Boxing and Pessimism
We live in an age where the only thing that matters is force, by which I mean both the accumulation of power and the weight of data. Everything else is noise, memes and mockery shared with the like-minded that doesn't move the underlying balance of forces even one inch. What we have learned in the twenty-first century is that good journalism does not matter. Good teaching does not matter. Good arguments do not matter. Power is the only thing that matters, the accumulation of numbers is what tells in the end. If you take a certain number of blows to the head, you will get CTE. If you pump a certain amount of carbon dioxide into the atmosphere, temperatures will warm, glaciers will melt, and the oceans will rise.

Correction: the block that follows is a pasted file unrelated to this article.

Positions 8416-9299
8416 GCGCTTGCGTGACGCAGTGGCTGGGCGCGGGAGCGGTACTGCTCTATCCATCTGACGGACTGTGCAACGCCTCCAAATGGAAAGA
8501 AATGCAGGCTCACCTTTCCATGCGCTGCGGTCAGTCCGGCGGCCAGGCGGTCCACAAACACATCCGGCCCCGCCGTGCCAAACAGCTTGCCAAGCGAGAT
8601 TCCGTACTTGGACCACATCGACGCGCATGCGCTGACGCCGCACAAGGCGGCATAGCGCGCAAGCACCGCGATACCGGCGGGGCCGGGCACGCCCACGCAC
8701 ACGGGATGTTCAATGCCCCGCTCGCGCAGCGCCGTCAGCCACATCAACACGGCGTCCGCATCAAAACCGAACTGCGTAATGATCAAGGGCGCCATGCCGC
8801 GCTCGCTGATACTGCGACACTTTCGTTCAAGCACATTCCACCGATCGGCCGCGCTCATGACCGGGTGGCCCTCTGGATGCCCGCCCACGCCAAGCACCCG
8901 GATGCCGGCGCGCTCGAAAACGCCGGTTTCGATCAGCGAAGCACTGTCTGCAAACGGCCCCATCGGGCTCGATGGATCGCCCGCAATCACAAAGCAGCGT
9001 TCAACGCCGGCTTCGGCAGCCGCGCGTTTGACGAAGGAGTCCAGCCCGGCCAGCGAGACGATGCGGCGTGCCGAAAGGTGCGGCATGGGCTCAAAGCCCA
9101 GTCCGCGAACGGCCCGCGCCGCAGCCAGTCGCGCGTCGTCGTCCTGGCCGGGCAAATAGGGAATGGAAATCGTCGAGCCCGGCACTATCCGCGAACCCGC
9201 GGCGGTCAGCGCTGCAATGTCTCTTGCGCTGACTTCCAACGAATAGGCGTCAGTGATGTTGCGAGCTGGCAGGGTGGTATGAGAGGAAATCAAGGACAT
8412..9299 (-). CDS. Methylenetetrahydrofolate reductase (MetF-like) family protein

One of the reasons I like boxing is because it so brutally dispenses with the fantasy that how we feel matters beyond the immediate emotional dimensions of our domesticated lives. A few weeks ago, the nothing media of memes and political point-scoring delighted in discovering that a white American boxer named Rod Salka had been knocked out by a Mexican fighter after entering the ring wearing trunks supporting Donald Trump's noxious border wall. Perhaps, they saw in this outcome a kind of cosmic justice, or a sign that Trump's ethno-nationalism is doomed to fail. But that isn't the lesson we should take from the fight: Salka didn't lose because he supports Trump. He lost because he was an inferior fighter. If Gennady Golovkin had, for some bizarre reason, decided to wear those same Trump trunks in his fight last Saturday with the badly overmatched Vanes Martirosyan, Trump and the wall would have won the day. It would be good if all of us took note: the quality of your memes or your soundbites or your retorts is not what will win in twenty-first century America. The only thing that matters is whether or not you can punch harder and land the heavier blows on your opponent. Conservatives figured this out quite some time ago. For their own sake, liberals had better learn it soon.